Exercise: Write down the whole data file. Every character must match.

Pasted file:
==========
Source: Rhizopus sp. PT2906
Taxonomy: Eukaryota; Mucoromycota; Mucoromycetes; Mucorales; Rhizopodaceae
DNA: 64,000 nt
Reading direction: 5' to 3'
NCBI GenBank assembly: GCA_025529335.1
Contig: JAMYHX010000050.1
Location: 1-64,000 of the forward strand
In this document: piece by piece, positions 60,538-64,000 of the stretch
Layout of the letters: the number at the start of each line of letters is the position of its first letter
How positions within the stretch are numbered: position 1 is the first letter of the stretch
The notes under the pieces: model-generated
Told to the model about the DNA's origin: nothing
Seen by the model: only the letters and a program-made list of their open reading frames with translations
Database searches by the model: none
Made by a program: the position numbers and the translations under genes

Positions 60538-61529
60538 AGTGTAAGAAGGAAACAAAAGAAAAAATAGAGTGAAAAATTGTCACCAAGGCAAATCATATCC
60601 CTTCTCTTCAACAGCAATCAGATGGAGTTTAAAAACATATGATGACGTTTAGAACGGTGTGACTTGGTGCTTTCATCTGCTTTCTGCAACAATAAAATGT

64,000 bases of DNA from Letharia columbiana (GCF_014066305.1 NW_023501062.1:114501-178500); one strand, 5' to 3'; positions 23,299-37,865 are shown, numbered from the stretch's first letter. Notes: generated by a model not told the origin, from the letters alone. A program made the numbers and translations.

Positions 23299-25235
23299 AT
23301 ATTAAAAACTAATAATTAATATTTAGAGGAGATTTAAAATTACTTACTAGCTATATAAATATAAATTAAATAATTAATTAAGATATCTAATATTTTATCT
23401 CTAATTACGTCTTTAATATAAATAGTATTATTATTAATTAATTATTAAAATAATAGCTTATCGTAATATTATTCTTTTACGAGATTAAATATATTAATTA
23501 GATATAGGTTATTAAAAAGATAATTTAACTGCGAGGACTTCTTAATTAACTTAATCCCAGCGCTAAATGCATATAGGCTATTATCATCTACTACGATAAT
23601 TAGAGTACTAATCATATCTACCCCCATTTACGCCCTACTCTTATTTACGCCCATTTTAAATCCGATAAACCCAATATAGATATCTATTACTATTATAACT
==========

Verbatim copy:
Source: Rhizopus sp. PT2906
Taxonomy: Eukaryota; Mucoromycota; Mucoromycetes; Mucorales; Rhizopodaceae
DNA: 64,000 nt
Reading direction: 5' to 3'
NCBI GenBank assembly: GCA_025529335.1
Contig: JAMYHX010000050.1
Location: 1-64,000 of the forward strand
In this document: piece by piece, positions 60,538-64,000 of the stretch
Layout of the letters: the number at the start of each line of letters is the position of its first letter
How positions within the stretch are numbered: position 1 is the first letter of the stretch
The notes under the pieces: model-generated
Told to the model about the DNA's origin: nothing
Seen by the model: only the letters and a program-made list of their open reading frames with translations
Database searches by the model: none
Made by a program: the position numbers and the translations under genes

Positions 60538-61529
60538 AGTGTAAGAAGGAAACAAAAGAAAAAATAGAGTGAAAAATTGTCACCAAGGCAAATCATATCC
60601 CTTCTCTTCAACAGCAATCAGATGGAGTTTAAAAACATATGATGACGTTTAGAACGGTGTGACTTGGTGCTTTCATCTGCTTTCTGCAACAATAAAATGT

64,000 bases of DNA from Letharia columbiana (GCF_014066305.1 NW_023501062.1:114501-178500); one strand, 5' to 3'; positions 23,299-37,865 are shown, numbered from the stretch's first letter. Notes: generated by a model not told the origin, from the letters alone. A program made the numbers and translations.

Positions 23299-25235
23299 AT
23301 ATTAAAAACTAATAATTAATATTTAGAGGAGATTTAAAATTACTTACTAGCTATATAAATATAAATTAAATAATTAATTAAGATATCTAATATTTTATCT
23401 CTAATTACGTCTTTAATATAAATAGTATTATTATTAATTAATTATTAAAATAATAGCTTATCGTAATATTATTCTTTTACGAGATTAAATATATTAATTA
23501 GATATAGGTTATTAAAAAGATAATTTAACTGCGAGGACTTCTTAATTAACTTAATCCCAGCGCTAAATGCATATAGGCTATTATCATCTACTACGATAAT
23601 TAGAGTACTAATCATATCTACCCCCATTTACGCCCTACTCTTATTTACGCCCATTTTAAATCCGATAAACCCAATATAGATATCTATTACTATTATAACT